In line with the government’s vision to create sustainable jobs, Transnet said yesterday that it had spent 3 percent of its total labour costs on training artisans, engineers and engineering technicians in the year to March.

Personnel costs increased by 14.6 percent to R16.6 billion after a wage increase and the filling of vacancies related to its market demand strategy.

Transnet said it had achieved its targets in all critical skills that were its focus for the year, except for sector-specific trainees where 79 percent of the target was achieved. The group also trained 429 protection officers in its School of Security. Transnet’s headcount decreased by 55 during the financial year as the company hired 2 450 people and terminated 2 505 employees’ contracts.

With capital expenditure of more than R300bn, Transnet will at the end of 2019 be able to conduct an impressive headcount of jobs created in its seven-year market demand strategy programme.

These are some of the efforts that the utility company is hoping to achieve in order to tick this box.

But are these sustainable jobs? Will these artisans, security officers and engineers be able to compete anywhere else in the world should their jobs be at risk?

Regarding broad-based black economic empowerment (BEE), Transnet spent R38.8bn of its total measurable procurement spend of R41.1bn on empowered suppliers, an increase from last year’s R33.4bn


It has also through its capital investment programme managed to accelerate its commitment to advancing various aspects of BEE, such as supplier development – especially through the localisation of production for imported equipment.


The world’s biggest platinum producer, Anglo American Platinum (Amplats), would put its underperforming mines that were crippled by the five-month wage strike up for sale, Britain’s Sunday Times reported.

Production at Amplats’s Rustenburg, Amandelbult and Union mines was severely affected by industrial action that began on January 23.

The strike ended last week with the signing of an agreement in which the lowest paid employees will receive an increase of up to 20 percent.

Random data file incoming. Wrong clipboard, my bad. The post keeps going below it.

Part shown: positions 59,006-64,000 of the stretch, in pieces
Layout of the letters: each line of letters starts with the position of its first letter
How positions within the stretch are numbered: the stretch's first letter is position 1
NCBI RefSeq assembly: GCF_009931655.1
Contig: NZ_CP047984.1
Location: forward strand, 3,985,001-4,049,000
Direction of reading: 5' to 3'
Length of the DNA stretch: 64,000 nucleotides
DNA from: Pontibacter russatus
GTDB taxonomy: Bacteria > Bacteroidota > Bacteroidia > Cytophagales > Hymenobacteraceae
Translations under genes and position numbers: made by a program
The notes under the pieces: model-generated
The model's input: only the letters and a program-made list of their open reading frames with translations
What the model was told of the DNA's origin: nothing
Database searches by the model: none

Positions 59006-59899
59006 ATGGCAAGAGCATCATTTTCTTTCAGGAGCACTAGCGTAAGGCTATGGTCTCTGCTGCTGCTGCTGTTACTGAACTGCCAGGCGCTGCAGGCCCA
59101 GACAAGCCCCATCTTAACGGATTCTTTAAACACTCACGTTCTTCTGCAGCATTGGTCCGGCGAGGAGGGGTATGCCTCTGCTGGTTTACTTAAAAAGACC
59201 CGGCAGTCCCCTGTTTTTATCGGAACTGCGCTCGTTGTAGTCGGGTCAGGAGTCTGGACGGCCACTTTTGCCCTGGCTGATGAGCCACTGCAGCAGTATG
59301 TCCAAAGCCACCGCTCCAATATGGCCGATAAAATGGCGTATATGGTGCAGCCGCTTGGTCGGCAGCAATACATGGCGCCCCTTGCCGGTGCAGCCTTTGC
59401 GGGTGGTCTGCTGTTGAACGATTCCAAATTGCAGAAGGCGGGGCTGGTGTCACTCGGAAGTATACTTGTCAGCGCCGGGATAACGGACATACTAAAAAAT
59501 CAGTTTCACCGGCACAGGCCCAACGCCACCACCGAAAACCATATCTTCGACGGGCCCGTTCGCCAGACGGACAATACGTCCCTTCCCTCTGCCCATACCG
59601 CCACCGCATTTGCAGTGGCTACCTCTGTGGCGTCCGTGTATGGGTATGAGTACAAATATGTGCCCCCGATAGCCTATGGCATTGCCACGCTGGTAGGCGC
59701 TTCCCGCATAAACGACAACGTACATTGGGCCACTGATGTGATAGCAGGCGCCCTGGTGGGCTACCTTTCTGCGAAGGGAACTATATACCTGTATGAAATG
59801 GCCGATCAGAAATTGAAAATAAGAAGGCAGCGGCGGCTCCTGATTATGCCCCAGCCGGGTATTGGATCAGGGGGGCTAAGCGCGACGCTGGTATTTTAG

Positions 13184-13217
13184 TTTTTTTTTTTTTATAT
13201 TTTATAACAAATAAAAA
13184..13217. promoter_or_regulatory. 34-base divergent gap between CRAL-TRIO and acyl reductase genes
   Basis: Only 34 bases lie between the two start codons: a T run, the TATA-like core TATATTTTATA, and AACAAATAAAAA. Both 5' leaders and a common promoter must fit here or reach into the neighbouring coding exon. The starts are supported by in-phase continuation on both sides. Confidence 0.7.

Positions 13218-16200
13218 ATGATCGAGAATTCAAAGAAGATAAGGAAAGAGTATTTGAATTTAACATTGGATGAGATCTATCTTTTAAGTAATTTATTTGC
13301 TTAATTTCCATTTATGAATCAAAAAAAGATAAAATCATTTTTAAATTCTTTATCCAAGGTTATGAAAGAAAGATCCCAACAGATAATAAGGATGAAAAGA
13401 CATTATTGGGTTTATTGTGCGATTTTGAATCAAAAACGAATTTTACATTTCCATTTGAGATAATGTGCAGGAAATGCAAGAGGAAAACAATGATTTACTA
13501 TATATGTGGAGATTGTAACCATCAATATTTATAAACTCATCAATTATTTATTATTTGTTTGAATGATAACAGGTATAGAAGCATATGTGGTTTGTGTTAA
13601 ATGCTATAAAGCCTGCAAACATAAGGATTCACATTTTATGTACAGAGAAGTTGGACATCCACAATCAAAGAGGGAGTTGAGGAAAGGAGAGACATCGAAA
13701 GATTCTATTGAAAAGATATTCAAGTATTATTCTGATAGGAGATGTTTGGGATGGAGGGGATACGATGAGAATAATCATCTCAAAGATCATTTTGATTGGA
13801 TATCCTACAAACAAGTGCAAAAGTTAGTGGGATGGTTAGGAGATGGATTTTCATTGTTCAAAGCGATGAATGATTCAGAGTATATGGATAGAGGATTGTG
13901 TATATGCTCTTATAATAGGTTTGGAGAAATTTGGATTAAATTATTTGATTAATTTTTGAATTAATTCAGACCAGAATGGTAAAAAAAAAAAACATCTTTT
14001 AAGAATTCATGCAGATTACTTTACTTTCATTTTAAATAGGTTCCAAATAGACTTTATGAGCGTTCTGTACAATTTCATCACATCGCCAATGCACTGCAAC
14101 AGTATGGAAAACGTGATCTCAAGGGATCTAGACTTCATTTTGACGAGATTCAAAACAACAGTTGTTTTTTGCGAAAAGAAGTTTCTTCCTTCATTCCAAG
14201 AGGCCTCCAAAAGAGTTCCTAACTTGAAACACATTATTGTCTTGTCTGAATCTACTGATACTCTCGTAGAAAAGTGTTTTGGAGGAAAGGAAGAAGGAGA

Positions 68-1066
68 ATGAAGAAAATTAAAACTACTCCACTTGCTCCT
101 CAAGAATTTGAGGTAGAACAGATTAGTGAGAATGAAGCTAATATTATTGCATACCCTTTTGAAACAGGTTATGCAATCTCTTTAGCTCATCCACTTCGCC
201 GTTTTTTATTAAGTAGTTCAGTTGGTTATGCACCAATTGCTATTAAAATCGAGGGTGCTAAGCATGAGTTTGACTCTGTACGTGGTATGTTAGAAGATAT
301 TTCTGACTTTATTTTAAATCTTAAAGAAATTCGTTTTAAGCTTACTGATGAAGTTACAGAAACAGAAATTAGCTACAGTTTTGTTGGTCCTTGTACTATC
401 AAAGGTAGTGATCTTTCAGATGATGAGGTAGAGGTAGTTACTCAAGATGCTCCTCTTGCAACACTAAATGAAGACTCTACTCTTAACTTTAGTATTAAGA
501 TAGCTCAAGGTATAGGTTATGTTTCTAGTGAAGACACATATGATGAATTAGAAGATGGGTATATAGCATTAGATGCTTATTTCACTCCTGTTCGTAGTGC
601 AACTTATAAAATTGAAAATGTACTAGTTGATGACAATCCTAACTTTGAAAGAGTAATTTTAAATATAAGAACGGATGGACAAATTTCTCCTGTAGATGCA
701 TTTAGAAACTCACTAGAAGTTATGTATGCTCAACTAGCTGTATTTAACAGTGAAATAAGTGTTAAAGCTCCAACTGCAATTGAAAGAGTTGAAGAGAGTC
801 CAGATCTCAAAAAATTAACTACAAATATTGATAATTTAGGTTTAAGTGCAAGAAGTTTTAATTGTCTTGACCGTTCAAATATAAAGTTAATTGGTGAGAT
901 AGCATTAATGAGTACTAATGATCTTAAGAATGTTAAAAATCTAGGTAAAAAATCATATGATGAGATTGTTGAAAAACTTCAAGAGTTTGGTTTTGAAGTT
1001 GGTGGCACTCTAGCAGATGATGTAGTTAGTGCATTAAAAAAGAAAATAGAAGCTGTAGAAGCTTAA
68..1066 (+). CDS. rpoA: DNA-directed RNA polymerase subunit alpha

Amplats spokeswoman Mpumi Sithole told Reuters yesterday: “We expect to provide further details at the interim results on July 21.”

Amplats’s parent company, Anglo American, has previously hinted at its intention to possibly dispose of some its ageing platinum assets in South Africa. The UK’s Sunday Times reported at the weekend that the Anglo board had agreed to a disposal programme at a strategy meeting last month, and $4 billion (R41.5bn) could be raised from the sales of the mines in the Rustenburg area.

The sell-off signals Anglo’s diminishing exposure to South Africa, where it has been an investor for nearly a century.

If the industry strike had the impact of a tsunami on the South African economy and the mining industry, the restructuring of mines will be the unavoidable aftermath likely to sweep the platinum belt.

The platinum belt has been grappling with rising input costs and stagnant prices for the metal. Neither the government nor pressure from the Association of Mineworkers and Construction Union, which led the strike, can halt the restructuring across the industry.

The questions are when the restructuring will start and who the likely buyers of aging mines will be?

Sibanye Gold, South Africa’s second-largest gold producer with a history of mining ageing reefs, is said to be a potential buyer. The company has said previously that it had approached platinum producers and at least one had indicated its willingness to sell.

Edited by Peter DeIonno. With contributions from Nompumelelo Magwaza and Dineo Faku.